Fact Checking The Sunday Shows - January 24, 2010
After the game-changing Massachusetts special election and Supreme Court decision, much of the focus on this week's Sunday political talk shows was on strategic decisions for the coming year. Regarding the future of health care reform, Senators Cornyn, McCain, and McConnell attempted to convince viewers that the Republican Party has wanted to work with the Democratic majority on health care reform - when, in fact, the GOP has actively and openly fought the process every step of the way.
Fox News Sunday
CLAIM: Sen. John Cornyn falsely claimed that Republicans want to work with the White House on health care reform.
CORNYN: ...It's about starting over, and if that's what the White House wants to do I know there are a lot of Republicans that would like to work with them to try to do things that will actually bring down the cost of health care and will make it more affordable.
FACT: Republican members of Congress have made it clear that they have no intention of working with the Democratic majority to achieve meaningful health care reform.
- Sen. Chuck Grassley: "I don't think it's going to be possible to work it out with the administration."
- Sen. Jim DeMint: "If we're able to stop Obama on [health care reform], it will be his Waterloo. It will break him."
Face the Nation
CLAIM: Despite months of opposition, Sen. John McCain asserted his party's desire to be involved in health care reform negotiations.
SEN. JOHN MCCAIN: We'd be willing to sit down and start over, from the beginning, with genuine negotiations. There are things we can agree on...
BOB SCHIEFFER, HOST: Do you think you could get other Republicans to sit down at a table with Democrats and say, look let's just go over what we can agree on here and then go out and pass that and let that be a starter?
MCCAIN: As long as we start from the beginning. But we categorically reject much of what the Democrats have passed on a party line vote, continuously.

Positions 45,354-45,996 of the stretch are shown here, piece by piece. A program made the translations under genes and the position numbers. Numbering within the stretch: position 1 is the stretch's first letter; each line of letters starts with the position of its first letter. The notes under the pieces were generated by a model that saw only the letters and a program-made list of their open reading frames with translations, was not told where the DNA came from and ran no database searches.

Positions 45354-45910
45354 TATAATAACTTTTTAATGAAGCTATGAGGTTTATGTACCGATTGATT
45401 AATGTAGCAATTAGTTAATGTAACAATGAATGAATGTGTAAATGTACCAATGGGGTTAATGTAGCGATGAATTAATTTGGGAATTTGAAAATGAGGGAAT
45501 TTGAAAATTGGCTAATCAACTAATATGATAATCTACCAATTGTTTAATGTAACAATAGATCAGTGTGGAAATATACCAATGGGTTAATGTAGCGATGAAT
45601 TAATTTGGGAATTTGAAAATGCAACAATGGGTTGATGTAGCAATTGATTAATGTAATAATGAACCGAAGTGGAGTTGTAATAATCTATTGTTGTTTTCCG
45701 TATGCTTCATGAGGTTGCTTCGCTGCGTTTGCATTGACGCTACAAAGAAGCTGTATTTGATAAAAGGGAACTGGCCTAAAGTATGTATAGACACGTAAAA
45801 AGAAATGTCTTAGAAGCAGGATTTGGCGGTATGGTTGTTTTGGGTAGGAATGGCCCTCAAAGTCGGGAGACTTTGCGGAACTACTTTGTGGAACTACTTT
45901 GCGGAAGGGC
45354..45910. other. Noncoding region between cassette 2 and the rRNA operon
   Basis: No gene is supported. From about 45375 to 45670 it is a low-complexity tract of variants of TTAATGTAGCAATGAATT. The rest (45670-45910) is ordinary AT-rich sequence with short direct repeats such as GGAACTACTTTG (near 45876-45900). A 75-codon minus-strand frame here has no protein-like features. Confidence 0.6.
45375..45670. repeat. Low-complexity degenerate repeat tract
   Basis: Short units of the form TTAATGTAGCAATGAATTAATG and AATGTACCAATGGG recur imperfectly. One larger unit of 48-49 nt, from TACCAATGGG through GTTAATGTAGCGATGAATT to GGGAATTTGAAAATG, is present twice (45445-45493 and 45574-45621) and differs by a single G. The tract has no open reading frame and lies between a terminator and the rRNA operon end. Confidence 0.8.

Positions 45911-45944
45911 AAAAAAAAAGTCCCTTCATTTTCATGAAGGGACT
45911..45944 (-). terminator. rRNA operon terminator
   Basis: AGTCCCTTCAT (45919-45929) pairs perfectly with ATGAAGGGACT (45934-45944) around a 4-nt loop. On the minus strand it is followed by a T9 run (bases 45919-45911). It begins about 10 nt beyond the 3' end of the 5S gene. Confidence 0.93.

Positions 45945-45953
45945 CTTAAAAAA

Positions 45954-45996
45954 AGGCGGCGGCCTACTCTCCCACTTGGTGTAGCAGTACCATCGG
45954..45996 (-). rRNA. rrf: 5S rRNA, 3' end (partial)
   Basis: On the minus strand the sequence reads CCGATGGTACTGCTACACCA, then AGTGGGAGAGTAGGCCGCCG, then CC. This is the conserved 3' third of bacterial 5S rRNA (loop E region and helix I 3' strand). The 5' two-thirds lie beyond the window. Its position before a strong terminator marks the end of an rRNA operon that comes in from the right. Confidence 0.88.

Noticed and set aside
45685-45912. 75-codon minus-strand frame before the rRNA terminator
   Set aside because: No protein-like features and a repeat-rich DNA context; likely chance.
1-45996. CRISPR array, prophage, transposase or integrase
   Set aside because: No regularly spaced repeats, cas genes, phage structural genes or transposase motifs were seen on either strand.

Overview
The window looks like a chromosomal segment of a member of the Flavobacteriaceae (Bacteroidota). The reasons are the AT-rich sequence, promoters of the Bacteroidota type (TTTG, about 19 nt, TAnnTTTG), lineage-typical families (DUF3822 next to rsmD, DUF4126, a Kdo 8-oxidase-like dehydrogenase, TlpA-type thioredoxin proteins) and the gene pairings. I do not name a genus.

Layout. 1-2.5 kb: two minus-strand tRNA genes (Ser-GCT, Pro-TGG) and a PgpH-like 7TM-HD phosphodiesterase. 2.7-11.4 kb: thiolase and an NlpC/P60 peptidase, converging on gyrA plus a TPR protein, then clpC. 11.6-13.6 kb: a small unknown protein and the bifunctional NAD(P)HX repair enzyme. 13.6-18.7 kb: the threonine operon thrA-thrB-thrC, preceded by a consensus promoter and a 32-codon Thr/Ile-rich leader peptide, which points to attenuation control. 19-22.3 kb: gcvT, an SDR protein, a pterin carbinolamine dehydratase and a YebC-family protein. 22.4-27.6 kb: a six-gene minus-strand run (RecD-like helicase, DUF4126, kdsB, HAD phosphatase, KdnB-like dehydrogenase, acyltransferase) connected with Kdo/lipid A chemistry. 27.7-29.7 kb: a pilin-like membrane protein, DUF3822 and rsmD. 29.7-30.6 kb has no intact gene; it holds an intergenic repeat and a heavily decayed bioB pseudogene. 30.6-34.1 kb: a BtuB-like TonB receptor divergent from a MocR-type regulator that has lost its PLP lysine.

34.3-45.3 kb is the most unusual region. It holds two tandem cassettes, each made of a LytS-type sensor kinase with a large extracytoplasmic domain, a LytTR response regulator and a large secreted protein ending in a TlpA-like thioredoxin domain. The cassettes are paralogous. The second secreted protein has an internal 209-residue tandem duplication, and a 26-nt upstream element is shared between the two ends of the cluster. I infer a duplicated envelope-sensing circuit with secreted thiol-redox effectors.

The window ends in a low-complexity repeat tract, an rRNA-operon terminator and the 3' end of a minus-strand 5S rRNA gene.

FACT: From the beginning, Democrats repeatedly reached across the aisle to include Republicans in health care reform negotiations only to have their hands slapped away by rank and file Republicans.
- Sen. Chuck Grassley: "The only way to get a bipartisan agreement is to defeat a Democratic proposal."
- Sen. John Thune said he "cannot foresee any Republican votes in the Senate for any healthcare bill."
- Sen. Jon Kyl: "I don't think a single Republican in the Senate would support either of those bills."
Meet the Press
CLAIM: Sen. Mitch McConnell repeated the false claim that Americans do not want Democratic health care reform.
DAVID GREGORY, HOST: Let me just be clear: There is not one Republican that would vote for any Democratic health care reform initiative that's out there now?
SEN. MITCH MCCONNELL: This comprehensive bill? Of course not. The American people are overwhelmingly opposed to it.
FACT: The American people either SUPPORT the current, comprehensive health care reform legislation or want it to be even stronger.
- Poll: Americans Support Current Bill, Want It Strengthened. CBS News released a telling poll on January 11, 2010. Regarding extending coverage to the uninsured, the poll showed that 57% of Americans support the current plan or want it stronger - only 32% believe it goes too far. On controlling health care costs, 60% support the plan or want it to go even further - only 24% think it goes too far. And concerning new regulations on health insurance companies, 61% support the plan or want it stronger - only 27% believe it goes too far.